If/When/How, a national nonprofit network of legal professionals working for reproductive freedom, has a helpline dedicated to informing callers about their legal rights regarding self-managed abortion. Executive Director Jill Adams said that within the first weeks of the pandemic, calls to the helpline doubled.

"There are major gaps in clinic-based abortion access in the US," said Adams. "Self-managed abortion, which can be safe, effective, and private, has the potential to fill those gaps and a way to return agency and put the power back into people's hands so they can have an abortion that's right for them with the timing, method, location, and companion that they choose."

Organizations like the National Institute for Reproductive Health are working to roll back restrictions on abortion. Others, especially those with a reproductive justice framework like SisterSong in Atlanta, are working to create the conditions for people to be able to choose whether or not to have children, and to parent the children they have in safe and sustainable communities.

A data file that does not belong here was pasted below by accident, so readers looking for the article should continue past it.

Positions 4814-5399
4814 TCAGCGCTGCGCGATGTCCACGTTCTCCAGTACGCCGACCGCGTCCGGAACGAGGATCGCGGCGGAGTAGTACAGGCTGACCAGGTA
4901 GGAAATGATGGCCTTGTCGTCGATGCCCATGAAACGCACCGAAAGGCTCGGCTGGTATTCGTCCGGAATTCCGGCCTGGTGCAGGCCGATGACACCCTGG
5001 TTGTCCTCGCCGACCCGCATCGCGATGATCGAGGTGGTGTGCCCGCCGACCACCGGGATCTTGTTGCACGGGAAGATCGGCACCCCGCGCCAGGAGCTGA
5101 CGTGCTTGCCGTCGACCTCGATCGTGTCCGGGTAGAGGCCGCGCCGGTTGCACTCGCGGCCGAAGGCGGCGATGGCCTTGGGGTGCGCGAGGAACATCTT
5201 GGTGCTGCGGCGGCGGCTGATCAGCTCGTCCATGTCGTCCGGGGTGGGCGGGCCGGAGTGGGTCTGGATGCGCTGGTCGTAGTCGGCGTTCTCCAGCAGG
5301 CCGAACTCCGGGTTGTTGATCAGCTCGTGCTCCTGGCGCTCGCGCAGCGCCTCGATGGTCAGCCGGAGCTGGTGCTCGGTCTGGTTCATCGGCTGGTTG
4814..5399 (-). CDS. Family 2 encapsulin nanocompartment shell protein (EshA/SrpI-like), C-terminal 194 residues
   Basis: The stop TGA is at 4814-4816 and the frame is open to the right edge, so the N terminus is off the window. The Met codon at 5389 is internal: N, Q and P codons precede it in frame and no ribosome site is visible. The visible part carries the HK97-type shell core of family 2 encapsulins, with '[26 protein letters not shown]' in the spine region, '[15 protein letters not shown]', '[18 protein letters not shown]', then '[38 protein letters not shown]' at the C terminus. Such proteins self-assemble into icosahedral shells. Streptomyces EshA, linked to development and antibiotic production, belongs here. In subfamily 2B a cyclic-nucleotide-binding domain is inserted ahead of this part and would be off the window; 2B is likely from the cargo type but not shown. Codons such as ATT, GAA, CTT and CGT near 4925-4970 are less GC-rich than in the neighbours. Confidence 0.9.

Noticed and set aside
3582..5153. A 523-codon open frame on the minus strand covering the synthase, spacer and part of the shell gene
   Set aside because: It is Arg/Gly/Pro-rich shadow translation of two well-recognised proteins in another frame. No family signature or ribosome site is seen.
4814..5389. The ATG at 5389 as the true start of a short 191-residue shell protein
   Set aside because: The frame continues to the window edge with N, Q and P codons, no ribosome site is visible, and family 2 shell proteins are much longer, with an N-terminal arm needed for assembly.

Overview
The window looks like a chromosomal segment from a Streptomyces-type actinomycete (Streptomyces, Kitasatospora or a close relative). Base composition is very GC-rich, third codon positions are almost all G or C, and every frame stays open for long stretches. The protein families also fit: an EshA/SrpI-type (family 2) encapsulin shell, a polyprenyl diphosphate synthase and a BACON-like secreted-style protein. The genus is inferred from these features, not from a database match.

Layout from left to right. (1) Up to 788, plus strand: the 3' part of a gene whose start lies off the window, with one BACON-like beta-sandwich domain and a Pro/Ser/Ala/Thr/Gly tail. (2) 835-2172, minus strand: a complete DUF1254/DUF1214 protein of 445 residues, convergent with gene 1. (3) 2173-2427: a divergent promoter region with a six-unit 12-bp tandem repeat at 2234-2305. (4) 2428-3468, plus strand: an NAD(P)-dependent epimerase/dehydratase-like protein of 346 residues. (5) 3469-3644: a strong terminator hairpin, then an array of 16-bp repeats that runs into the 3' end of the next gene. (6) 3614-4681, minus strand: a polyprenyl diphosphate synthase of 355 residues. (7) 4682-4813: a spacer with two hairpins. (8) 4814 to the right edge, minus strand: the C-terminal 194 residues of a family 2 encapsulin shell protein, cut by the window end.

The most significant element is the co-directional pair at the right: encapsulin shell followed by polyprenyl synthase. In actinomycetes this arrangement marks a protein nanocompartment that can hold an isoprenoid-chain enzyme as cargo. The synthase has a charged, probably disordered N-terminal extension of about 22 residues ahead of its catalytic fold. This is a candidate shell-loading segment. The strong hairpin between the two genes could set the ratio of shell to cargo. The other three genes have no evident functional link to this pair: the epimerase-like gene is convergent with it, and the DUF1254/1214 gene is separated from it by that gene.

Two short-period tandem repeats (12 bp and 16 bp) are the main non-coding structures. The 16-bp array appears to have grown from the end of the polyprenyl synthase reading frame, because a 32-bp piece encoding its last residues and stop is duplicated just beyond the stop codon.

"We need to keep pushing and fighting to make all reproductive healthcare more accessible, including abortion care," said Tinsley Peterson of ARC-Southeast.

See also: Meet five Black and Brown Southerners running for office to change the system

Facilitating access to birth control and instituting living wages are other ways to support reproductive freedom and give people the opportunity to make the choices that are best for them and their families.

"People should be able to have the children they want to have and the families they want to have. We believe society should support people to do that," said Grant from Carafem. "Everyone should be able to receive the type of care that feels best to them."

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Emily Weyrauch

Emily Weyrauch is a queer freelance writer in Atlanta. You can find her work at emilyweyrauch.com and connect on twitter @emily_weyrauch.